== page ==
Re: What lube to use for touring.
« Reply #11 on: December 30, 2014, 04:00:40 pm »
My personal take on this is that most cleaning is bad for chains and shorten the chains life.  Cyclists tend to kill their chains with kindness.

That may sound a little crazy, but think about this.  Solvents and detergents kill the lube deep inside the links help dirt and grit penetrate deeper into the links.

My personal method is to do as John suggested.  There are some exceptions where I do a bit more.  In cases where the chain gets really loaded up with sand I sometimes resort to a quick rinse off with low pressure water or a good spray of WD 40 followed by relubing.  I have only resorted to that a few times.  When I have I bought a can and used as much as needed then gave away the rest.

Using that minimal care method I have been getting 10,000+ miles out of my chains before they get replaced (I replace them when 12 full links measure 12-1/16").

Since Bicycle chains do not have O-rings seals like Motorcycle chains have you will never have an issue with cleaning lube out of places you cannot get lube back into.  Chains pick up all sorts of grit including dirt from the road but also bits of metal of the gears being deposited onto the chain and if you don't clean the chain those tiny bits (look like powder) grinds at your chain like fine sand paper.  You can see this metallic powder if you use a Park Cyclone Chain Cleaner because it has a magnet at the bottom which attracts the metallic powder as the chain device is being used, if the magnet isn't there then the solvent just carries a lot of the particles back onto the chain.

I tried not cleaning my chains (this was on older wider 6 and 7 speed chains) and the chain life reduced significantly from an average of 13,000 miles per chain to just 5,000 miles.  I had the same experience with wax drip lubes compared to teflon dry lubes, with the wax stuff the chain life was significantly reduced.  Long time ago I use to do the melting wax thing but once TriFlow came out with their Teflon spray lube I tried it and found the chains to last about 5,000 miles longer than with the hot wax treatment and I gained a lot less time and mess to do a chain.   I'm not a big fan of wax either hot or drip based on my experiences over 40 years of doing this sort of thing.  I've never ever had melt on wax go anywhere near 500 miles, about half that was my experience and I did that for about 10 years.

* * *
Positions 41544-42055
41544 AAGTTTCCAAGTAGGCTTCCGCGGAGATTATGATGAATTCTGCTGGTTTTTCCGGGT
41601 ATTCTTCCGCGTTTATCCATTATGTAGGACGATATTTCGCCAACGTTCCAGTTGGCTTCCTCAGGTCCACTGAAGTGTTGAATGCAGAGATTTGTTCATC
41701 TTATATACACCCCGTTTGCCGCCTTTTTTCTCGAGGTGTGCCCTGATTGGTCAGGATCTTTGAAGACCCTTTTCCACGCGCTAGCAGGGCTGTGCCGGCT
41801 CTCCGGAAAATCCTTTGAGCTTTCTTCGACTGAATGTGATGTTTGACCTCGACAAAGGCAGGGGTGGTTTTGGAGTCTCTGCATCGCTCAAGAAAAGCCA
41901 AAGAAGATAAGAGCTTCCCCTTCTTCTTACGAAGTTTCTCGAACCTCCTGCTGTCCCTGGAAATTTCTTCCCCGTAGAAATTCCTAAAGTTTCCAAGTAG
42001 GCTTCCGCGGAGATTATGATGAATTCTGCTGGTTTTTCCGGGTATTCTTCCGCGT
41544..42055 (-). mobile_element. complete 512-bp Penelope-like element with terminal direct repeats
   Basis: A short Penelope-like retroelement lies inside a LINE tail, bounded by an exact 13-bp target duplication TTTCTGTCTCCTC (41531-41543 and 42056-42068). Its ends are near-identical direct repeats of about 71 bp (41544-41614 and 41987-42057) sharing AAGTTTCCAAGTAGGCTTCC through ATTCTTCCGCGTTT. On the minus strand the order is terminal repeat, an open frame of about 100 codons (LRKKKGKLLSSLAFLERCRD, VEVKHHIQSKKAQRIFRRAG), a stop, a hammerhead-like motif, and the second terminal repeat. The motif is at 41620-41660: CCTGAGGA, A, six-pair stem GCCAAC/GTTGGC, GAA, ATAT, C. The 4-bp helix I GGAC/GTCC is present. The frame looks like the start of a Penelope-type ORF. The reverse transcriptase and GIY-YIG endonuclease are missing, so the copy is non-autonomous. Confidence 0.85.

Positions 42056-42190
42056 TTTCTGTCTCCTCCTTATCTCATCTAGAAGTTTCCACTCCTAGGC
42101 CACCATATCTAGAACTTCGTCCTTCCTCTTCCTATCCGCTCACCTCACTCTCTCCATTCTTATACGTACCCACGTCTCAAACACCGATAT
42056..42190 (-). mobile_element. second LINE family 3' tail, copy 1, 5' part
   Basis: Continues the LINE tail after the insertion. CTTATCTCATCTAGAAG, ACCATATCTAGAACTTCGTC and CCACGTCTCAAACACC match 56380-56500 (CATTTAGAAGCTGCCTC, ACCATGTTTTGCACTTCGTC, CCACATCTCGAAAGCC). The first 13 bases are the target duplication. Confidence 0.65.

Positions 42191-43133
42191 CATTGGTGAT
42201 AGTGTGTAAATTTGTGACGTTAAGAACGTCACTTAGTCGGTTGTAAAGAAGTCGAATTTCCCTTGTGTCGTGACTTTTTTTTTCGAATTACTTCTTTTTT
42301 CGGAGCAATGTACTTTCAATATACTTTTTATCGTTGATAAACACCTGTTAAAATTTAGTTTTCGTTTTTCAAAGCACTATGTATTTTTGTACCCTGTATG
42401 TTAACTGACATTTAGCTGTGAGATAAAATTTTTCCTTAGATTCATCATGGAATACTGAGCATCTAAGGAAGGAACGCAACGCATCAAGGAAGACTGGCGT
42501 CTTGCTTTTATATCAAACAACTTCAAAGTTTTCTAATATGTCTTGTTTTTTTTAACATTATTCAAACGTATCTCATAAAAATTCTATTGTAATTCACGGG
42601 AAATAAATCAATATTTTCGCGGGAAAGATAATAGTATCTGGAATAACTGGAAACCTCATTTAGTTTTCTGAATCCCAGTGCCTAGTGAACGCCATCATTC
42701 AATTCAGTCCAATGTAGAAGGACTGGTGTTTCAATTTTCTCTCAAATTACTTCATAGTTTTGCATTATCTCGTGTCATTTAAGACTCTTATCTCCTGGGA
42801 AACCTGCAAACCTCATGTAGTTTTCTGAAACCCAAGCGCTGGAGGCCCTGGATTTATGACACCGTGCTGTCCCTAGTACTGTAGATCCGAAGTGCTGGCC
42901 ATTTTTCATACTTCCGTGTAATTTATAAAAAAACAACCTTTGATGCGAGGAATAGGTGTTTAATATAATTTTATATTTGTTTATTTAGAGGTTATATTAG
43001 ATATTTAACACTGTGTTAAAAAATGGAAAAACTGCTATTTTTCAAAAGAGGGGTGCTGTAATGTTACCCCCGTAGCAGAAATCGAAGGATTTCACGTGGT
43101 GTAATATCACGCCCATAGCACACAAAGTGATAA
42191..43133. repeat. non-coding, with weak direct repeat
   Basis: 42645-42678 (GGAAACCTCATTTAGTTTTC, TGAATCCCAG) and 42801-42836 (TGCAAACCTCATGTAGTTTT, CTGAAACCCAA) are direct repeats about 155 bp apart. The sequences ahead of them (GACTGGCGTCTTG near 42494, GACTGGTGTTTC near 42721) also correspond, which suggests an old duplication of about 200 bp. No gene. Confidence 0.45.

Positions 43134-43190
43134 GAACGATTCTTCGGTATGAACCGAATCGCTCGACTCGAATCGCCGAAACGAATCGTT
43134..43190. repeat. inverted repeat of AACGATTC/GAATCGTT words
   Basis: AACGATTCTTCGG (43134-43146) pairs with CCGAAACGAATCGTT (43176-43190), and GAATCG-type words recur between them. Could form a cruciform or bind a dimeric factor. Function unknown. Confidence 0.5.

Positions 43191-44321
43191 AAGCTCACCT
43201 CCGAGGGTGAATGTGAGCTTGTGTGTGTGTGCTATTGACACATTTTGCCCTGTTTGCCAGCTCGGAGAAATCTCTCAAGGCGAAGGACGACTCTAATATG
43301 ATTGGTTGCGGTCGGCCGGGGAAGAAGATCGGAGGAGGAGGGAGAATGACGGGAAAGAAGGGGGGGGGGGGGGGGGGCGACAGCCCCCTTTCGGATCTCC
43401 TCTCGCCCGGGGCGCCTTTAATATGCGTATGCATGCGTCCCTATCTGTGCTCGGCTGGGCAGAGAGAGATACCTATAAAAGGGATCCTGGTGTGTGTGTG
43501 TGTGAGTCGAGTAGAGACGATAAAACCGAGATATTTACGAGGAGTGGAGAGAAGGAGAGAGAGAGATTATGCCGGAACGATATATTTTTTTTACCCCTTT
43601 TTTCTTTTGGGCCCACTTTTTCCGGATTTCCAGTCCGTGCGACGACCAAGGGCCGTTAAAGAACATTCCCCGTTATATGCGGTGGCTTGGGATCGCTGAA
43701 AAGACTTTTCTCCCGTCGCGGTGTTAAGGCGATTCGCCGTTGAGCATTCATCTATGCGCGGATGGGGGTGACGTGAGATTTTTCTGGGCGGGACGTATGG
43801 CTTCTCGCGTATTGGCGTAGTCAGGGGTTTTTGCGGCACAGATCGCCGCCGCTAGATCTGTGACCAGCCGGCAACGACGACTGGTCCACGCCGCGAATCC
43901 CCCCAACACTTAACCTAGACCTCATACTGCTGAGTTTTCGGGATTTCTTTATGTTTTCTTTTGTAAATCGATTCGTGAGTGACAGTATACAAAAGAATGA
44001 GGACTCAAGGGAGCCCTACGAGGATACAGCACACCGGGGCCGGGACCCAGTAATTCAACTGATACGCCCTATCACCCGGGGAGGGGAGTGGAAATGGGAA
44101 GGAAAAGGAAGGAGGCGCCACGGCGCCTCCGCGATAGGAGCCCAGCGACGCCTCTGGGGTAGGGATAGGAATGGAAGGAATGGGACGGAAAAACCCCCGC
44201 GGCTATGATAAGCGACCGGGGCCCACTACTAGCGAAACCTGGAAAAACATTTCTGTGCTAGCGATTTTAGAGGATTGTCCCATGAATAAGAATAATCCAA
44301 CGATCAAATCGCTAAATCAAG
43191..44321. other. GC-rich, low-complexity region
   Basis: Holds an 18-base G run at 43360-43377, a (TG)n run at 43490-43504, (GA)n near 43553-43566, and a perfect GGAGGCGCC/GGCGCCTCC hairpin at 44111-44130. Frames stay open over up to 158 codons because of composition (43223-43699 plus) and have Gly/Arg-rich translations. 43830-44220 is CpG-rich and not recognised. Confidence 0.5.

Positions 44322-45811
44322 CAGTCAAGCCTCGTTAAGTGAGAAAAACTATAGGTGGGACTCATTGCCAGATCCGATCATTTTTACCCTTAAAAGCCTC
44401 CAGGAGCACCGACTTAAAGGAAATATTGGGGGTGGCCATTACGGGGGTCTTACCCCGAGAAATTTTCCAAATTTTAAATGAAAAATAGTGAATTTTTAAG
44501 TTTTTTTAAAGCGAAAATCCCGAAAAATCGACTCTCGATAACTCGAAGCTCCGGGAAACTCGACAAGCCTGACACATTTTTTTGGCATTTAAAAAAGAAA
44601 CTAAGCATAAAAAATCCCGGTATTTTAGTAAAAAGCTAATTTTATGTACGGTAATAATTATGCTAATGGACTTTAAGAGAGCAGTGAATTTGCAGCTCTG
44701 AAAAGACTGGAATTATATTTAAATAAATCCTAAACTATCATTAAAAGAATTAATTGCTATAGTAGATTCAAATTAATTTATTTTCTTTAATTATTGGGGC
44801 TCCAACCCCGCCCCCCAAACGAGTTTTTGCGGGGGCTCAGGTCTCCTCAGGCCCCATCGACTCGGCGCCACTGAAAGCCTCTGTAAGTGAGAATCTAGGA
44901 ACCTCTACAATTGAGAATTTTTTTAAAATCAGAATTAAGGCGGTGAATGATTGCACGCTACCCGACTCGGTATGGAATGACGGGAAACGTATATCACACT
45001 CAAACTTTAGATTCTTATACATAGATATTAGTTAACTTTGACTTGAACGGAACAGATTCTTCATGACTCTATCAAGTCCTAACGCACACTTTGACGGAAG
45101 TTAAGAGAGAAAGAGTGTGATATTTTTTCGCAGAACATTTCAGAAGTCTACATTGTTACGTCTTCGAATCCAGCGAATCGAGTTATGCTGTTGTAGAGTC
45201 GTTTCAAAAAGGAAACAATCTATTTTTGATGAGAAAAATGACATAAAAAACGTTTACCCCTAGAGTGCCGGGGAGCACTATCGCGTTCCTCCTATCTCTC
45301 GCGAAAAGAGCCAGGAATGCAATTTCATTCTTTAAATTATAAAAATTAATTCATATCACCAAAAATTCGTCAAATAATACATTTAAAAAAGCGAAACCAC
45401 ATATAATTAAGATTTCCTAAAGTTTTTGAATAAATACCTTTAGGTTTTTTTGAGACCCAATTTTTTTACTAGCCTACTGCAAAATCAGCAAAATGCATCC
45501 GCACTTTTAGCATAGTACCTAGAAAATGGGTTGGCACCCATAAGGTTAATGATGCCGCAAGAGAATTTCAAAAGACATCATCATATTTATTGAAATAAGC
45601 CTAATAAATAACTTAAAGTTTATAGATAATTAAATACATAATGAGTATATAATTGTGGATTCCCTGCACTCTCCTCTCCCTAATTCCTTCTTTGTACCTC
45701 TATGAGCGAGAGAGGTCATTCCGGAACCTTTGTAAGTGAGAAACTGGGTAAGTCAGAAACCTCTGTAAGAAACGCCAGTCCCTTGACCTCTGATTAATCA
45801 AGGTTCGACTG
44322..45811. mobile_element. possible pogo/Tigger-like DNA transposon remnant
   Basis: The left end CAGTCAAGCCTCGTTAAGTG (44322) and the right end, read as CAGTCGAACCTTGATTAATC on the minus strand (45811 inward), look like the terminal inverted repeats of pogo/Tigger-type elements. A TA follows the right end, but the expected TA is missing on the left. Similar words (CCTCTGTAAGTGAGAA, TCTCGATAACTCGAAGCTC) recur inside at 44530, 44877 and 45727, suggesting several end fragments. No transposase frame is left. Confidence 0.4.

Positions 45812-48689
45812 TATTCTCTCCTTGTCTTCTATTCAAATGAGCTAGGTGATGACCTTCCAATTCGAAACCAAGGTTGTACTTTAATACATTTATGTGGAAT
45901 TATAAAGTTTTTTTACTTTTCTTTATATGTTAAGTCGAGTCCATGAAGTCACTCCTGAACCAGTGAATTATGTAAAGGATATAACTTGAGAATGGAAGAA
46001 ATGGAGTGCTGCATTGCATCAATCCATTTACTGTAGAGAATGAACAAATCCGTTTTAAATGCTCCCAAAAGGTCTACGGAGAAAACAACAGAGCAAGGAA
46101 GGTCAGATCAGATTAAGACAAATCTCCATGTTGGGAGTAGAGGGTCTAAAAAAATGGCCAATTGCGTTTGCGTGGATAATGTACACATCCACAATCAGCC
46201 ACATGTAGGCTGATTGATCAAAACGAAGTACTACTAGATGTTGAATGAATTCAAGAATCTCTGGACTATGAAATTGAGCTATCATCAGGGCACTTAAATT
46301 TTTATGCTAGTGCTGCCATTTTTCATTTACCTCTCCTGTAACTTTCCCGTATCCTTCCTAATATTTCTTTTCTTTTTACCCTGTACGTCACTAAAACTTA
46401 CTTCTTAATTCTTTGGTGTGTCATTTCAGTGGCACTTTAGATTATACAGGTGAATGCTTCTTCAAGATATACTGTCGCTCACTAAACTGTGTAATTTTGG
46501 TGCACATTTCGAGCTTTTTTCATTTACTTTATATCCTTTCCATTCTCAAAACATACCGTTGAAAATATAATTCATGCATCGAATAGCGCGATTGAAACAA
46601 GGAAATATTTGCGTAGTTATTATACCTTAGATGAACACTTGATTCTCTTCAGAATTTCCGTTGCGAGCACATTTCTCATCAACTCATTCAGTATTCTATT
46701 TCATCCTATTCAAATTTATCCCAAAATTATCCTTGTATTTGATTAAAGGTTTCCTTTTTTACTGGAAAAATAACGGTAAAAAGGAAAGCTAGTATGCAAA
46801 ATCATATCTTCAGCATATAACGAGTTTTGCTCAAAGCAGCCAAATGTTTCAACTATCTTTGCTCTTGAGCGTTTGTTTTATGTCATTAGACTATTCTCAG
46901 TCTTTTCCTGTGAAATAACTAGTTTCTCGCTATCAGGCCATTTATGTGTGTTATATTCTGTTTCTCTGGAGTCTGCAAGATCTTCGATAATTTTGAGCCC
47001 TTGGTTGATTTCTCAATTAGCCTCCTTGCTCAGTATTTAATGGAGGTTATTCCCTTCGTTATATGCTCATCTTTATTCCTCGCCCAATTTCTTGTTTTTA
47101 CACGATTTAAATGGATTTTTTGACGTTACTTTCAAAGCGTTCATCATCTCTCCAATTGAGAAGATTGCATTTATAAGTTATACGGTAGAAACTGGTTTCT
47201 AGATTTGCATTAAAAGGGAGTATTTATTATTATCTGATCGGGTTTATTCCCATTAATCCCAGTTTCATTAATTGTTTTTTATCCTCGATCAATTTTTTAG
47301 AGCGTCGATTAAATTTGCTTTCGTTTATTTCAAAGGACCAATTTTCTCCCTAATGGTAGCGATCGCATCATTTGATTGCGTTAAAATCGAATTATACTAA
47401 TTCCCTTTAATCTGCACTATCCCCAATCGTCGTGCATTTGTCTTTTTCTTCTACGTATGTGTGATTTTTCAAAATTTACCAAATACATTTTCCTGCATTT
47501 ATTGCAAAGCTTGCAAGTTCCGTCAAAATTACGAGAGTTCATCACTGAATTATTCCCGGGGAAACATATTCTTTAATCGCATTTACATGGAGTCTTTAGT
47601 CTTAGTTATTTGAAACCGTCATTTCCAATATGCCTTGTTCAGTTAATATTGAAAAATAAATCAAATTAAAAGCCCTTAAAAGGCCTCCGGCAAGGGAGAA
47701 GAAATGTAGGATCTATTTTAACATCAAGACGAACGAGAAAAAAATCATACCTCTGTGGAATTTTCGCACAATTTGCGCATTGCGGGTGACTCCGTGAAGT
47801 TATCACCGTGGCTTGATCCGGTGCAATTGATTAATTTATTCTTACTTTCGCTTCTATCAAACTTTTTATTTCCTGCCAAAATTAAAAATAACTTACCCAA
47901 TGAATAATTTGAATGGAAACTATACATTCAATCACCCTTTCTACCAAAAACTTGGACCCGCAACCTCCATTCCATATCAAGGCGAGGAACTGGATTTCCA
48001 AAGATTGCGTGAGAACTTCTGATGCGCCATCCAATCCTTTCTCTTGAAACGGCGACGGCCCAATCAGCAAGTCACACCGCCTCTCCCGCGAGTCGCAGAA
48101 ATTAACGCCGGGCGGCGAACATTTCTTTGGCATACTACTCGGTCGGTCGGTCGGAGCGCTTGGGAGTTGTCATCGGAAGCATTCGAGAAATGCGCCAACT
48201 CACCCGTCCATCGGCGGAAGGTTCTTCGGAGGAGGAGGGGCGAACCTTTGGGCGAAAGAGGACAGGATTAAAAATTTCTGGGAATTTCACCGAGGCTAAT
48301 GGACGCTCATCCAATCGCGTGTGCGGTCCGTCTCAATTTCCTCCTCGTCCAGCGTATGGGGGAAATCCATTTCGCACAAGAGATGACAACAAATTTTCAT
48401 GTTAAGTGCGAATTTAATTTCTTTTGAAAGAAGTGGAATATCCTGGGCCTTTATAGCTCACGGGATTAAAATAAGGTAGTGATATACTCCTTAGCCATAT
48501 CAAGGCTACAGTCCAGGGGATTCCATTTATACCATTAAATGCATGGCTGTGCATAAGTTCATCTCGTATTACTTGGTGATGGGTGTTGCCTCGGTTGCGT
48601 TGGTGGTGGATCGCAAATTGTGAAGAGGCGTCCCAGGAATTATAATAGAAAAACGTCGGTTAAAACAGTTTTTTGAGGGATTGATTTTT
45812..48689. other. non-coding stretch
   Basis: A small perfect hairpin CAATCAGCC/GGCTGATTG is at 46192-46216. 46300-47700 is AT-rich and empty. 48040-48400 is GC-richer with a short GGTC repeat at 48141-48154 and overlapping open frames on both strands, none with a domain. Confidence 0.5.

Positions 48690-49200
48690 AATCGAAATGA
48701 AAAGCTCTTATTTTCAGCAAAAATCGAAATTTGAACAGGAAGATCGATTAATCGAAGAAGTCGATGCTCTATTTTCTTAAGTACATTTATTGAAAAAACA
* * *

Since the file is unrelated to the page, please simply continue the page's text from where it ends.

The best lube I've used was Finish Line Teflon Dry until they changed the formula and added more wax then I notice the lube didn't last long at all like it use to, instead of making noise around the 150 mile area it started at around 70 which is typical of wax drip lubes, so I decided to try ProGold Xtreme and the chain noise went away and actually when I did clean the chain at the 150 mile mark the chain still wasn't making noise, so ProGold Xtreme sort of impressed me, problem is I'm not sure how it would handle a tour.

The Dumonde lube sounds interesting though for touring, I may try that instead of the Rock and Roll Gold I was thinking of trying this season on a bike I ride a lot and see how it fairs before putting it on my touring bike.

Offline dminden1

Re: What lube to use for touring.
« Reply #12 on: December 30, 2014, 09:41:06 pm »
I'm a fan of Chain-L. 'Secret formula' is pretty thick, like molasses. I drip it on each link of a new chain, let sit a couple of hours, then wipe of all excess. I get 1000 plus miles with this. On a tour I carry a small bottle which Chain-L says to wipe on a bit with a rag. I've done this a couple of times when squeaky. Don't know how many miles I get - I tend to lose chains after a few thousand miles due to stretch.

Offline Pat Lamb

Re: What lube to use for touring.
« Reply #13 on: December 30, 2014, 09:44:19 pm »
I strongly dislike stuff like Boeshield or chainsaw bar oil, because I have a hard time remembering to wipe it off the next morning.
I apply liberally, spin the pedals for a minute or so and wipe off.  Way too much buildup if left on overnight each application.

You must have the magic second hand; if I wipe shortly after application, I seem to pull all the lube out, leaving me with a chain that squeals two days later.  :(

Offline dminden1

Re: What lube to use for touring.
« Reply #14 on: December 30, 2014, 09:52:00 pm »
Couple of hours to overnight seems to work. Never had a squeek for at least 1000 miles.